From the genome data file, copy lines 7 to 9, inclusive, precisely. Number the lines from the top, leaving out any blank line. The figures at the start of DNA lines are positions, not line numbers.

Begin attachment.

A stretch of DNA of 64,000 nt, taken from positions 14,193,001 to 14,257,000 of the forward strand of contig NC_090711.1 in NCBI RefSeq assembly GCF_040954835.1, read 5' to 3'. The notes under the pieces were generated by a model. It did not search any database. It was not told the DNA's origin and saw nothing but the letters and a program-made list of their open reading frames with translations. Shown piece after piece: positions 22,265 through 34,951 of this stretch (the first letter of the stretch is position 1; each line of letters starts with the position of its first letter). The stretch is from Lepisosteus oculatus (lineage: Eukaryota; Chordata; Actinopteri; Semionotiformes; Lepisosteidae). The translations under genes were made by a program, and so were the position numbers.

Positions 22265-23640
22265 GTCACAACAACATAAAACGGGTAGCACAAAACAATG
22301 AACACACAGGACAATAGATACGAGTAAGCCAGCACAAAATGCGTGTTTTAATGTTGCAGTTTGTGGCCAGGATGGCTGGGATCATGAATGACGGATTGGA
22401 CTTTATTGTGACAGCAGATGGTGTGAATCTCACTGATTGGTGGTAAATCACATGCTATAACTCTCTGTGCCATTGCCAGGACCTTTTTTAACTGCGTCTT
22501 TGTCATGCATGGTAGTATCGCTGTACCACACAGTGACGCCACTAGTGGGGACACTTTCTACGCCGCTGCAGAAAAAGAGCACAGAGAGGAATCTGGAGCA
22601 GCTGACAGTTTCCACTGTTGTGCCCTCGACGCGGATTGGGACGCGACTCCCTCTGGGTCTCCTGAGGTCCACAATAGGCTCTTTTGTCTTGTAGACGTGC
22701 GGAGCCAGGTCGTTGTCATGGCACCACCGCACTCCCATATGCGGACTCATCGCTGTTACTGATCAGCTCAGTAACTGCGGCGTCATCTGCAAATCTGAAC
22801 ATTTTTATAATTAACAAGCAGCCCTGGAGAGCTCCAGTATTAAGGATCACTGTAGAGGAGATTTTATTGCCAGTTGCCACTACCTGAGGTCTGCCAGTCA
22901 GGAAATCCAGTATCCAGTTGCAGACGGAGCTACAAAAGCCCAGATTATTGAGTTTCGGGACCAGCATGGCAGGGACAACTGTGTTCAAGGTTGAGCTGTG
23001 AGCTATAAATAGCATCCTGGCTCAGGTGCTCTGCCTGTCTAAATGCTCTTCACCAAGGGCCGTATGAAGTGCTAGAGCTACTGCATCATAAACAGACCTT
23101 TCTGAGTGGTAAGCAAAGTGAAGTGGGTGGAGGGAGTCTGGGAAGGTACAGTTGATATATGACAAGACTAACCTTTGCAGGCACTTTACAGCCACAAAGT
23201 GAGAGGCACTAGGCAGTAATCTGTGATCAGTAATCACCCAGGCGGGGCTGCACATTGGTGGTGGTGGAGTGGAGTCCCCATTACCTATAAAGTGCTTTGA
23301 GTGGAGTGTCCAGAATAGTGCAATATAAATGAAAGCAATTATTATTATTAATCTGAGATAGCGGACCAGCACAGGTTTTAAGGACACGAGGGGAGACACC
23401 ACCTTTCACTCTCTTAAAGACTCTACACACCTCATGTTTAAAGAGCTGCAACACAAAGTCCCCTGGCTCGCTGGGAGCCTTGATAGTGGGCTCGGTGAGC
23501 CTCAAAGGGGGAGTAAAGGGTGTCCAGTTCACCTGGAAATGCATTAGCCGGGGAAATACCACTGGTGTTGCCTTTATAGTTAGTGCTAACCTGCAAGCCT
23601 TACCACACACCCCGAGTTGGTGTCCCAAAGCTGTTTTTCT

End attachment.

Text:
22601 GCTGACAGTTTCCACTGTTGTGCCCTCGACGCGGATTGGGACGCGACTCCCTCTGGGTCTCCTGAGGTCCACAATAGGCTCTTTTGTCTTGTAGACGTGC
22701 GGAGCCAGGTCGTTGTCATGGCACCACCGCACTCCCATATGCGGACTCATCGCTGTTACTGATCAGCTCAGTAACTGCGGCGTCATCTGCAAATCTGAAC
22801 ATTTTTATAATTAACAAGCAGCCCTGGAGAGCTCCAGTATTAAGGATCACTGTAGAGGAGATTTTATTGCCAGTTGCCACTACCTGAGGTCTGCCAGTCA